I've been asked to teach an intro to logic and computation course. This is not a field that I am particularly familiar with, but I am happy to have the chance to learn it - hopefully - properly.
Since I don't have anyone else to bounce ideas off around here, I've taken to this forum for help. Let me know if there is a better place I can go.
My question is about "true (in some model) but not provable sentences" in first order languages/theories.
In the first order language/theory of groups, we can write down first order sentences that are true in some groups and false in others. For example, commutativity of the group operation
$$ \forall x,y \quad xy = yx $$
My understanding is that particular groups (for example, the symmetric group on 5 elements) are the models for the first order language of groups. If the sentence is true in some groups (i.e. models) and false in other groups (i.e. models), the completeness theorem says we can't prove (pick your favourite proof theory) the sentence in this first order language of groups.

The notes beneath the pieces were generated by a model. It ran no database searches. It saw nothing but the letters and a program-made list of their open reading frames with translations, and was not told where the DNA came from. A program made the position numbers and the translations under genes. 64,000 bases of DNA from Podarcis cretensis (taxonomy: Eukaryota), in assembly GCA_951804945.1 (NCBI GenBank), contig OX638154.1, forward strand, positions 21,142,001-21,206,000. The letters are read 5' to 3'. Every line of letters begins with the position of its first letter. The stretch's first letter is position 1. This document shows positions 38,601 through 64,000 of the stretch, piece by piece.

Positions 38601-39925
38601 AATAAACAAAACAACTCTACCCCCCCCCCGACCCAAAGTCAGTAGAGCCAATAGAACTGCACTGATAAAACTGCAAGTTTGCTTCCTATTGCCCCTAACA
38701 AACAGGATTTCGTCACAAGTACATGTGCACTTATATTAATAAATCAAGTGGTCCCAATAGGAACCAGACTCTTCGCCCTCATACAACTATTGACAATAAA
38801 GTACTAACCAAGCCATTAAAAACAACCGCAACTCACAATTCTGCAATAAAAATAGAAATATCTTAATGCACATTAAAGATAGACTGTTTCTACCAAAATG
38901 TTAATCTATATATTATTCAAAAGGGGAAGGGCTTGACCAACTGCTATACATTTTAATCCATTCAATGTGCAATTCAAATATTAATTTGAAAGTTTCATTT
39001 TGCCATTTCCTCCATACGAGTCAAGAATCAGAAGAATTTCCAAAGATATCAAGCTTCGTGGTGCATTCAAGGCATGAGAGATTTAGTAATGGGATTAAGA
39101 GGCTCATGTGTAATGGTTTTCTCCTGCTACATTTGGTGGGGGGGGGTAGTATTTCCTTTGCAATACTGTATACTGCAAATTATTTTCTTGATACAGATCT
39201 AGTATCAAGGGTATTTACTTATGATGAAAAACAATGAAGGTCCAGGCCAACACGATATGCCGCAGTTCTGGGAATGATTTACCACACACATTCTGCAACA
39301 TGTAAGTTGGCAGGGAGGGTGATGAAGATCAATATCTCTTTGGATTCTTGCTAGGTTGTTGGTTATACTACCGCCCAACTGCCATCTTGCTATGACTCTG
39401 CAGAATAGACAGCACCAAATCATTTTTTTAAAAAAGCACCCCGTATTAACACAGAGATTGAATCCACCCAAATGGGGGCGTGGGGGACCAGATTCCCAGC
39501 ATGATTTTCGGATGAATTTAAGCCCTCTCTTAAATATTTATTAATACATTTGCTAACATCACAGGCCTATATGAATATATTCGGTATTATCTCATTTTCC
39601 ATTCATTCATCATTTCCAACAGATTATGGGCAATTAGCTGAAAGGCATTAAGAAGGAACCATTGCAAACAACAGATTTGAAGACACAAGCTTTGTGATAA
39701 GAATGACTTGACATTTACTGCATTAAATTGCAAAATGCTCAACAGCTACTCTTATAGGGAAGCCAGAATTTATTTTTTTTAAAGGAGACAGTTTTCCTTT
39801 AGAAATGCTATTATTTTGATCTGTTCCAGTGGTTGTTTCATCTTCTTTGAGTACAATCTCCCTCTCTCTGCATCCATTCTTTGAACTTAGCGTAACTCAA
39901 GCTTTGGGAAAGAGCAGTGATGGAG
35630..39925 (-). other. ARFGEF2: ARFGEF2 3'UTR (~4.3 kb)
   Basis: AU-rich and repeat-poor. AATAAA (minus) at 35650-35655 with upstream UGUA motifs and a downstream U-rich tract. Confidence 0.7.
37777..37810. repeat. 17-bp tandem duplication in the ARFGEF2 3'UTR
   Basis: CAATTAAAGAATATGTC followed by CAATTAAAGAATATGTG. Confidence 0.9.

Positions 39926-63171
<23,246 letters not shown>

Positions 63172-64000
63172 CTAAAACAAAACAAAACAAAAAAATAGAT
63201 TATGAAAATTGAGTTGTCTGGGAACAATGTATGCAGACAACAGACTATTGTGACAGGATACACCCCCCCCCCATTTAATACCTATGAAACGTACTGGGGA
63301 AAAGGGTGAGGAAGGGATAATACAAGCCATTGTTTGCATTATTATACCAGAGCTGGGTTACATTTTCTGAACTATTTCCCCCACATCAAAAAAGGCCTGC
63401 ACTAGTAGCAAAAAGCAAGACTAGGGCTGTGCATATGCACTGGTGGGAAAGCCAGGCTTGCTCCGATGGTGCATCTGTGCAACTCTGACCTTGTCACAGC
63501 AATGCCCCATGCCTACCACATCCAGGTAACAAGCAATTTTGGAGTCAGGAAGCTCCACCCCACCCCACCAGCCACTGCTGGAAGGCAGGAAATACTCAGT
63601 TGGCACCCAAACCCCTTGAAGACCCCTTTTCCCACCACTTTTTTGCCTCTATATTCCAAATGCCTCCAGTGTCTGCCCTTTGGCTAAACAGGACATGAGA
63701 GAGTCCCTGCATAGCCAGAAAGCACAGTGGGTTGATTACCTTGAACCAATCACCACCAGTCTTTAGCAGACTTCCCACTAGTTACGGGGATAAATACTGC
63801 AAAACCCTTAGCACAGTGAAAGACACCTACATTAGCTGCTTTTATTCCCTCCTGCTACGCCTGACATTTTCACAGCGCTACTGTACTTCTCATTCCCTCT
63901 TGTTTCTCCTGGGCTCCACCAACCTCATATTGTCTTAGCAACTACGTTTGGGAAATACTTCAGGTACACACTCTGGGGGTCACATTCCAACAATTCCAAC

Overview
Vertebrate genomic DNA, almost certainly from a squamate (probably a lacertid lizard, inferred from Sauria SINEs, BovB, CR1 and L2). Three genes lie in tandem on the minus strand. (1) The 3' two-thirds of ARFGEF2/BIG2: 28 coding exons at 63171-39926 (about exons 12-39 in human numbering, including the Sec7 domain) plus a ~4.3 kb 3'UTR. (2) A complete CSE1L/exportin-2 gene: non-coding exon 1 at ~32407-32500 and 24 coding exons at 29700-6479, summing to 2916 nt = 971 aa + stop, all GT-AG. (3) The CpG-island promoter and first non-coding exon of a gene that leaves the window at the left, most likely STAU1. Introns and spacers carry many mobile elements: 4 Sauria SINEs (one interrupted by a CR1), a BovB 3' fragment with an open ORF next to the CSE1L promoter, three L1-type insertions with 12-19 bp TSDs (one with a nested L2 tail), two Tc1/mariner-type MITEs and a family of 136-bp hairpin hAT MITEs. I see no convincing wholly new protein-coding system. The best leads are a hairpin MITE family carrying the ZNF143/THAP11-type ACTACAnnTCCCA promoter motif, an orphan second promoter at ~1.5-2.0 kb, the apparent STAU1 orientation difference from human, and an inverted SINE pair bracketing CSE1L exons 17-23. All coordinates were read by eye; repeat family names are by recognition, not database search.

Assuming that is all correct, then my question is this: is the sentence (above) describing the commutativity of multiplication the same type of "Godelian" sentence as the one Godel came up with in Peano Arithmetic? Is it "true but not provable" in the same sense? Or am I getting at something else here with this example?
Other examples that feel like this are (i) the parallel postulate: true in the Euclidean model of the other four axioms, but false in any non-Euclidean model of the other four postulates and (ii) the axiom of choice in ZFC.
Historical question: At the time Godel published his incompleteness result, was it known whether or not the Peano Axioms had non-standard models? Or was his result one of the steps in that direction? His sentence showed that there are things true (in the "usual model") but not provable, thus (at least to me, with the benefit of hindsight) hinting at other models?
Any comments and clarification would be great for me... and the class!